A personal fight for public access.
Hyalite, Bozeman Creek, South Cottonwood: all places I take for granted because of their easy access. I can leave work at 5pm, hike to Blackmore Lake, and be back in town before sunset. But recently, while on a wilderness monitoring trip with the Greater Yellowstone Coalition (GYC) along South Cottonwood Creek, I spoke with Peter Bennett, the GYC's IT manager, and I’ve been forced to rethink trails, access, and the power of a letter to the editor.
Peter, how did you come to be in Cottonwood Canyon?
In 1973, as a freshman at MSU, I moved in with the outdoor writer Sam Curtis, who lived in the canyon. I did some hiking up Cottonwood at that time but access was very limited as there was a gate at the end of the road, and the trail was pretty vague because it wasn’t getting very much use. After moving away for a while, I came back to Bozeman in 1988, and called Sam. “Is there any place I can find a cabin?” I asked.
“Right up the road from me,” he said.
So I rented that cabin. That summer, Montana Wilderness Association led a hike to the top of Mt. Blackmore, coming up from Hyalite Reservoir, looking down into the head of Cottonwood Canyon and Fox Creek. They were telling us that the area was part of a section that was going to be logged by the timber company Plum Creek, and that there was a group trying to get together to purchase the land. In 1988-89, a group called Concerned Citizens of Cottonwood formed to protect the canyon. We were all volunteers.”
Were you involved with conservation before this?
Actually I was. After I graduated from college, I purchased some land up the main Boulder River south of Big Timber near Natural Bridge and I built my own cabin. This was back in '77 or '78. At that time there was some Wilderness, just a little section north of Yellowstone Park. But Lee Metcalf was interested in preserving a much bigger area—about one million acres of land that became the Absaroka-Beartooth Wilderness. And when I was living up there, I became aware of this effort to preserve this area. That winter, since I hadn’t finished my cabin, I was living back east with my parents near Washington, D.C. and there was an article that Lee Metcalf had passed away. So I wrote a letter to the editor of the Washington Post saying that we needed to pass the Wilderness Area in honor of Lee Metcalf and everything he’d done. And they published the letter. MWA got wind of it and said, “Wow, we’ve got a real-life person in Washington.” (Laughs) So they told me to come down to Capitol Hill.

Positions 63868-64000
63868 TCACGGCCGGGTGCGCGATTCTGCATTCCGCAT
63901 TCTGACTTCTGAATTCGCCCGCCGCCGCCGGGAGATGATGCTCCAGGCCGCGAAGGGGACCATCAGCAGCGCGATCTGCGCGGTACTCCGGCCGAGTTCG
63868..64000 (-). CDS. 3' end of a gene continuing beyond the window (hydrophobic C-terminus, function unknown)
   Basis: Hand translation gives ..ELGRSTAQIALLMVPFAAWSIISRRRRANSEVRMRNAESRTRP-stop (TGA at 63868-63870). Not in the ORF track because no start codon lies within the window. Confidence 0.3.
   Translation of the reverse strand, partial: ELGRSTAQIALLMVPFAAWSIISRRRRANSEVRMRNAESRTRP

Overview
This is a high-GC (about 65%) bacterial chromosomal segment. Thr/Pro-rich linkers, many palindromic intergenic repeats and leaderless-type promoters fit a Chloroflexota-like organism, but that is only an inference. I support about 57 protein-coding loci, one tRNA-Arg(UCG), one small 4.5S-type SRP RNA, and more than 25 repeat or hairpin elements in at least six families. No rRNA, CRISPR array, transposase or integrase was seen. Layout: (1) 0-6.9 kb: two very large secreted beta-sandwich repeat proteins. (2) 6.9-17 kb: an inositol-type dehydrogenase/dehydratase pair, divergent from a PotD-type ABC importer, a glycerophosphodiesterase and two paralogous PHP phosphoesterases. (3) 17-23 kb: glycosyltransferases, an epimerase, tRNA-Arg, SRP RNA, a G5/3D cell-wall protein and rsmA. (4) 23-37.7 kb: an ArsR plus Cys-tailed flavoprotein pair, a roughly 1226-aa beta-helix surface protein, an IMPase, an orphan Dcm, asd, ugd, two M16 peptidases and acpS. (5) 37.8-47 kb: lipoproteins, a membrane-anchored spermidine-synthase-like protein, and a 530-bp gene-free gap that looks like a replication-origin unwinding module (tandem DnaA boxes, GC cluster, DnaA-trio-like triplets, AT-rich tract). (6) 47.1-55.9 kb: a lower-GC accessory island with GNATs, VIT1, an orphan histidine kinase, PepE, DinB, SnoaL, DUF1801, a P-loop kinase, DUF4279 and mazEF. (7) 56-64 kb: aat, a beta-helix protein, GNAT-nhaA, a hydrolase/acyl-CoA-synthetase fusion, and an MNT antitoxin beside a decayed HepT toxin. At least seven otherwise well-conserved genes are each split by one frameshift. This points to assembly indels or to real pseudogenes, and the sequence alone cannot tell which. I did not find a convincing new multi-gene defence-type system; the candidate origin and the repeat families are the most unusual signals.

You were working in conservation then?
No, this wasn’t a professional job. It was just something I did because I was really passionate about it. And when it came time for Concerned Citizens of Cottonwood to lobby, I said, “Well, I’ve done that.” We prepared brochures with photographs and maps and showed them to Congressional staff. It worked really well because we got people from all over the country to write letters to their Congressman and then in the fall of 1989, with the help of [former] Senator Max Baucus, we got approval for some funds from the Land and Water Conservation Fund to make the purchase. That put us on the map. All of the sudden Plum Creek took us seriously. At that point they raised the price to $4 million, which led to negotiating back and forth that lasted for several years. Finally, in 1992, the negotiations were complete and the purchase was done. It’s important to note that as this process moved along, people accused us of being NIMBYs (Not In My Back Yard), and demanded public access, so one of the things we were trying to do was create public access to the canyon so everybody could come use the area and this gave us more public support.
How did purchasing that land grow support for these collaborative processes in Bozeman?
It really got the ball rolling for the land exchanges. Look at a map from 1984, during the checkerboard system, where every other square is private. Look at the map now, and almost all of it is Forest Service. So the efforts of CCC really got the ball rolling for the exchanges in 1992 and 1998, when the rest of the Gallatin Range started becoming Forest Service ownership.
How much of a difference did it make that private citizens were sacrificing their free time and resources to protect this land?
A lot. It really made a big difference that it was private citizens rather than a national environmental organization. It impressed a lot of people that a small group was able to get the money and had the motivation.
Talking to Peter, I was amazed by the places he mentioned. He’d fought for Cottonwood, the Absaroka-Beartooth Wilderness, and land bordering Yellowstone. He was not alone, mind you, but his passion for these places led to action—action that benefits us all today.
Without these areas, Bozeman would be fundamentally different, and for most outdoor recreationists, much worse off. Of course, not every trail has a story like Peter’s. There isn’t always a drawn-out negotiation with powerful timber companies or transcontinental serendipity, but the trails didn’t just get there overnight. People have worked hard so that we might all enjoy them. Think about that and maybe write a letter to the editor next time private interests threaten to trump the public good.